What moms need to know about Lyme disease

What moms need to know about Lyme disease

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There’s a lot of buzz about Lyme disease lately. Maybe because it’s summer and we’re outside more, maybe because more and more celebrities are coming out with their own Lyme diagnosis, and maybe because it’s just plain scary. While we know where Lyme disease comes from, the symptoms are often less distinguishable, putting it even higher on the mommy radar worry scale.

Our expert, Dr. Marla Shapiro, is breaking down what moms need to know about Lyme disease in today’s post and we’re so glad to have some straight facts about it, once and for all.

What moms need to know about Lyme disease

Lyme disease facts: What moms need to know

According to the Center of Disease Control, in 2014, 96 percent of confirmed Lyme disease cases were reported from 14 states: Connecticut, Delaware, Maine, Maryland, Massachusetts, Minnesota, New Hampshire, New Jersey, New York, Pennsylvania, Rhode Island, Vermont, Virginia, and Wisconsin. Lyme disease does not occur nationwide and is concentrated heavily in the Northeast and upper Midwest. Lyme disease does not occur nationwide and is concentrated heavily in the Northeast and upper Midwest.

Lyme disease is spread by infected ticks that then bite people. As a result, outdoor activities — hiking, camping, being outdoors in the woods or a grassy area — pose higher risks for contracting Lyme.

The best way to prevent the disease is to prevent a tick bite all together, so it is important to know if you are in an area where Lyme disease is prevalent. It’s best to avoid walking through deep bushes and important to use repellent with DEET on both your clothes and your skin. There are DEET formulations that are safe to use on children, always remembering to avoid their eyes and hands. Visit the CDC website for details on which repellents are best.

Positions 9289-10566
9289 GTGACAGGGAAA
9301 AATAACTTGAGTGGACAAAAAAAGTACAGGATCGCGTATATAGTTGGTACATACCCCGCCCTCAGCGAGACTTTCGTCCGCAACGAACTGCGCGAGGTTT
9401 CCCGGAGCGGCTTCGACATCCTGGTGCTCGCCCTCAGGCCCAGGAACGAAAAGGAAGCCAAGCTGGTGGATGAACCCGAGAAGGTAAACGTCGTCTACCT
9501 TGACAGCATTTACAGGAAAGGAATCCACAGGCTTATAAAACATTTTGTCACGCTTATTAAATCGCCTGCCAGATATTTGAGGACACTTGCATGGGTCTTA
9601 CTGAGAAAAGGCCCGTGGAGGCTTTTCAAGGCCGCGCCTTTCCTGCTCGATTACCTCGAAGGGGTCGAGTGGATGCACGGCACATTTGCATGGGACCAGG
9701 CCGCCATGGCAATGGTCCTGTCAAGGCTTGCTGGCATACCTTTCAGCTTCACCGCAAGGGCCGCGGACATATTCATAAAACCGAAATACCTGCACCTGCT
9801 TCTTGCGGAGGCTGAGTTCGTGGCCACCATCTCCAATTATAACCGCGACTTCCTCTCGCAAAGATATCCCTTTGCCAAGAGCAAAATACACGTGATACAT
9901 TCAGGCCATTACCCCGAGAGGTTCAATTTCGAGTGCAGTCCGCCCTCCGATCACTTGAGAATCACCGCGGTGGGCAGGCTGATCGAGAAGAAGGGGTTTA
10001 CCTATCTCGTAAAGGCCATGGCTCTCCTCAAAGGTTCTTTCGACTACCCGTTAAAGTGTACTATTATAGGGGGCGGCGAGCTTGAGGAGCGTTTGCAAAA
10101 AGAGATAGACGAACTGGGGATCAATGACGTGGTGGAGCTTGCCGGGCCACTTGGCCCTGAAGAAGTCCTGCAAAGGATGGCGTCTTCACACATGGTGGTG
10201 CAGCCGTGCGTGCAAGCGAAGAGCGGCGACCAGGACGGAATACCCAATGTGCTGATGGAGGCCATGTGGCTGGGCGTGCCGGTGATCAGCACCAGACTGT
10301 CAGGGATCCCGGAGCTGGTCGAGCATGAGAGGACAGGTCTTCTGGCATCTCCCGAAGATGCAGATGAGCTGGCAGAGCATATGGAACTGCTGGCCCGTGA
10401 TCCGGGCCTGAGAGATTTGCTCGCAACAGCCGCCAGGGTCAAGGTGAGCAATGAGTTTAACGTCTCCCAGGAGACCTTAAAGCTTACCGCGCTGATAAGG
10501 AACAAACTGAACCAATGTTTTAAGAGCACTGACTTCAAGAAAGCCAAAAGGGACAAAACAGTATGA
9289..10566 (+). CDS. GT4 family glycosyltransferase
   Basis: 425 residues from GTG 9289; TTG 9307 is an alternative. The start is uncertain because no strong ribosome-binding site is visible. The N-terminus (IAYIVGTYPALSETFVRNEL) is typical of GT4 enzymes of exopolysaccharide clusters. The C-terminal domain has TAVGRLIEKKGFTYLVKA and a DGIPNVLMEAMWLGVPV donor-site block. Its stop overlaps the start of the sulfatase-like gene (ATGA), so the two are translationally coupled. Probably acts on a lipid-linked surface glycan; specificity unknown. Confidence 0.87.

The CDC also points out that you should look for ticks on your body after being outside and remove any tick that you find using tweezers with a fine tip. It is reassuring to know that if a tick is attached to the skin for less than 24 hours, the chance of contracting Lyme disease is small.

Make sure you know the signs of a tick bite that may contain Lyme disease, which include fever and rash. Also, remember that pets can bring ticks into your house, so they too should be inspected regularly and wear tick collars for prevention.

For more information about Lyme disease, please visit the CDC website.

Dr. Marla Shapiro is a family doctor and a specialist in preventive medicine and community health. Don’t miss her tips on how to prevent your kids from getting the common skin condition, molluscum contagiosum.

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